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Title: Predicting job satisfaction with cultural self identity and organizational culture among Chinese employees in Hong Kong
Authors: Kwan, Tat Shing (關逹成)
Department: Department of Applied Social Studies
Issue Date: 2008
Course: SS5790 Psychology Research Paper
Programme: PGD in Psychology
Instructor: Prof. Ng Sik Hung
Subjects: Job satisfaction
Identity (Psychology)
Corporate culture
Abstract: The present study examines cultural self identity and organizational culture as potential factors affecting job satisfaction. Hong Kong is an ideal place for this study given its confluence of Chinese and Western cultures and business practices. Using a sample of 95 Chinese in Hong Kong, we found that Biculturals (defined as high on both Chinese and Western selves) had significantly higher level of intrinsic and general job satisfaction than non-Biculturals (i.e., those with low Chinese and/or Western self). But, no significant correlation relationship could be observed between job satisfaction and bicultural integration factors (i.e., cultural conflict and distance). Consistent with Holland’s (1996) person-environment congruence model, results indicated that certain combinations of cultural self identity and organizational culture (such as Chinese self and clan oriented organizational culture) resulted in significantly higher job satisfaction level than others as a second group. This is encouraging and more studies are warranted to explore this further for improving the overall productivity of corporations and general job and life satisfaction of employees. Finally, issues related to the use of self-report questionnaire in cross-cultural research are covered and areas of further studies are recommended.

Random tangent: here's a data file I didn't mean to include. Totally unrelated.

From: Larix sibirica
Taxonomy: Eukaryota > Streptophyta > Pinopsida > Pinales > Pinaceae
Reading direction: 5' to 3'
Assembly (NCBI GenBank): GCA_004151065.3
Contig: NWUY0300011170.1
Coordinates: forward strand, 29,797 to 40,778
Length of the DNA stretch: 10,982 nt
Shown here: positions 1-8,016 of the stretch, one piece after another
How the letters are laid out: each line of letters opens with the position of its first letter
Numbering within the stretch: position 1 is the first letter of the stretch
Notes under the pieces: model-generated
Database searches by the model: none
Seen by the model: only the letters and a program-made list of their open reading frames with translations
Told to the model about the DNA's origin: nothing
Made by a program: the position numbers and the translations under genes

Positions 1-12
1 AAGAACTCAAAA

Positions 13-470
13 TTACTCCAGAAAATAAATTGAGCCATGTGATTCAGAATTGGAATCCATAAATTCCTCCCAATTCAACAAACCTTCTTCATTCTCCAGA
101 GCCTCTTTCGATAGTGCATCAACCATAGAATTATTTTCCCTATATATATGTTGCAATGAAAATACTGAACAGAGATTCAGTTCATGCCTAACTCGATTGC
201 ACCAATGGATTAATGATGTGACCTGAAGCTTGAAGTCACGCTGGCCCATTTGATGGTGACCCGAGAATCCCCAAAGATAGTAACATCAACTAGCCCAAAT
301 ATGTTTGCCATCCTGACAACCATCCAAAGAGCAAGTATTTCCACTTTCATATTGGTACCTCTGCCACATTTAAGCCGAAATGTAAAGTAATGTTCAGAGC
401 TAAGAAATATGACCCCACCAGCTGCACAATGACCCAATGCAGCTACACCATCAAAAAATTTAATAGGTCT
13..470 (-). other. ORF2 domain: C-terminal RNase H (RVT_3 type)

Appears in Collections:OAPS - Dept. of Applied Social Sciences

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